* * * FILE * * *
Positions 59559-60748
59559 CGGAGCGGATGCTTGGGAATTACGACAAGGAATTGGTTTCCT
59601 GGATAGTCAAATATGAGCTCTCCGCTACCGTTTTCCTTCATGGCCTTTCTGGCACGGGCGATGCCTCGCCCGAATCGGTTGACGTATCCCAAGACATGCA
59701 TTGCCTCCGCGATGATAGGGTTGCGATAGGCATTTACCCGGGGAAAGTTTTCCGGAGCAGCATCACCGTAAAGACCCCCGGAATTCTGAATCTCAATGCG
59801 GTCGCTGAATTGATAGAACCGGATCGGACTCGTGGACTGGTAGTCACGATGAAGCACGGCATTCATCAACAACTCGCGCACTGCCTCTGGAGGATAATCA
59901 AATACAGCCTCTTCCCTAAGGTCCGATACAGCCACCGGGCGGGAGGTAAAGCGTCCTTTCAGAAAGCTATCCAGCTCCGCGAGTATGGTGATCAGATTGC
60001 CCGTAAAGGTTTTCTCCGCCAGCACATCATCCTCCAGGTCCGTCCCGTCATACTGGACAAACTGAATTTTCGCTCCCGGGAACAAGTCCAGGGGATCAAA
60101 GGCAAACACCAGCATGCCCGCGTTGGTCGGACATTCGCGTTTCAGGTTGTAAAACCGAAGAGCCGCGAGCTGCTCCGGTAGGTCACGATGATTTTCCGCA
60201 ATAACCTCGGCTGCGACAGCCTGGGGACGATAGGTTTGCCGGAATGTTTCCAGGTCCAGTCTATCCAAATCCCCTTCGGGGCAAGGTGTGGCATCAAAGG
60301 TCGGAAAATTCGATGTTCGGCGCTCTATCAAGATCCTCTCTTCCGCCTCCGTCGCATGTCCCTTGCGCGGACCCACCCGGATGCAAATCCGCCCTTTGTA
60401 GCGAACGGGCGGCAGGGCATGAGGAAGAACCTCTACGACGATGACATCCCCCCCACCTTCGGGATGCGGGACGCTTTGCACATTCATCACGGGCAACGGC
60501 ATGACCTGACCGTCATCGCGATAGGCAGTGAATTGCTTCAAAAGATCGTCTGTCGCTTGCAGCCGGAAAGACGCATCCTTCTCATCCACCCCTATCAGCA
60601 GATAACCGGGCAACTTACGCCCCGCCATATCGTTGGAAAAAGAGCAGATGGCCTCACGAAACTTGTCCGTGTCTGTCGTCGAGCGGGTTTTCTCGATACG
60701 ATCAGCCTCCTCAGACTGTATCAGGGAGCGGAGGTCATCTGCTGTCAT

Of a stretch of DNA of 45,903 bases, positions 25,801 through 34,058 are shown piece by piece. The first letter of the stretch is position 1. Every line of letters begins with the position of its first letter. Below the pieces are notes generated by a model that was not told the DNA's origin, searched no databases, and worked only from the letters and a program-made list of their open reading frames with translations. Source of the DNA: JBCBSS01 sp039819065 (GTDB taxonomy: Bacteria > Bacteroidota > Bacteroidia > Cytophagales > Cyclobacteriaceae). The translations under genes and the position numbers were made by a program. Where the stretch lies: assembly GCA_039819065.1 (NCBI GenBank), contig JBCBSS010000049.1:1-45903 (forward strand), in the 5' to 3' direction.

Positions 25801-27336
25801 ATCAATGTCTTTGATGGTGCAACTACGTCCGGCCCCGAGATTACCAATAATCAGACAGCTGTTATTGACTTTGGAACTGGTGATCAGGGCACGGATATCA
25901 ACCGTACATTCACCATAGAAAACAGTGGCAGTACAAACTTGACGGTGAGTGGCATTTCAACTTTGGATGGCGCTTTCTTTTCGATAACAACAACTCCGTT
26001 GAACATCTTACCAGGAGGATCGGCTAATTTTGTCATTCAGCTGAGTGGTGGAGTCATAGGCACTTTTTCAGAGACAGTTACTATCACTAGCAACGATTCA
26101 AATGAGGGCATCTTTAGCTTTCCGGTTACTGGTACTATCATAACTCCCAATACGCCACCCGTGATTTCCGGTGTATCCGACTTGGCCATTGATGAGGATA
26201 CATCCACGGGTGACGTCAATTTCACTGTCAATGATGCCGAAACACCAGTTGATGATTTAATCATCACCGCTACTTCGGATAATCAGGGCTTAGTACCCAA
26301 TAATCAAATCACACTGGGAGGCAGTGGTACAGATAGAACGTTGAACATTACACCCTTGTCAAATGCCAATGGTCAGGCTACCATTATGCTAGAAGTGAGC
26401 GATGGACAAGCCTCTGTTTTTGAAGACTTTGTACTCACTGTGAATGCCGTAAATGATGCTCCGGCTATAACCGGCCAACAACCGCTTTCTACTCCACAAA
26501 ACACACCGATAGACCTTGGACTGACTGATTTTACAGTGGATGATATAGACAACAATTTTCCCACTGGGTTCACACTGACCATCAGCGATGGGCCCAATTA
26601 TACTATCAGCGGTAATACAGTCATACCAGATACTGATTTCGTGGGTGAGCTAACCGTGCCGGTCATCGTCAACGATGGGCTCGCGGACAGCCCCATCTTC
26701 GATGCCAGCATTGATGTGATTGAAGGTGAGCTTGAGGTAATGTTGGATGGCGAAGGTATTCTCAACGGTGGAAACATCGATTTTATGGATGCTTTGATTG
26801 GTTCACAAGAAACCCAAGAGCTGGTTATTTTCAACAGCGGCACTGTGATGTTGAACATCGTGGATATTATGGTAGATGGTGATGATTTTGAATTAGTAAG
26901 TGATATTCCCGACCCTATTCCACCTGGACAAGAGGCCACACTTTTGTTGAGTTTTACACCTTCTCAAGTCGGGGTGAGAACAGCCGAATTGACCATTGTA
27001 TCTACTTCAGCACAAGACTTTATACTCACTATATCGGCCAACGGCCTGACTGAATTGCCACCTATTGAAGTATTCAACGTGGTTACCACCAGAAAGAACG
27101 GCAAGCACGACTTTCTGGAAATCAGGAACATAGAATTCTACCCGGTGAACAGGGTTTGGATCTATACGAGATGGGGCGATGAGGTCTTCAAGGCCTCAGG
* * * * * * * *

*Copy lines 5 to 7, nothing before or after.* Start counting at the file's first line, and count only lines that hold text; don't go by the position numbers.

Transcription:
59801 GTCGCTGAATTGATAGAACCGGATCGGACTCGTGGACTGGTAGTCACGATGAAGCACGGCATTCATCAACAACTCGCGCACTGCCTCTGGAGGATAATCA
59901 AATACAGCCTCTTCCCTAAGGTCCGATACAGCCACCGGGCGGGAGGTAAAGCGTCCTTTCAGAAAGCTATCCAGCTCCGCGAGTATGGTGATCAGATTGC
60001 CCGTAAAGGTTTTCTCCGCCAGCACATCATCCTCCAGGTCCGTCCCGTCATACTGGACAAACTGAATTTTCGCTCCCGGGAACAAGTCCAGGGGATCAAA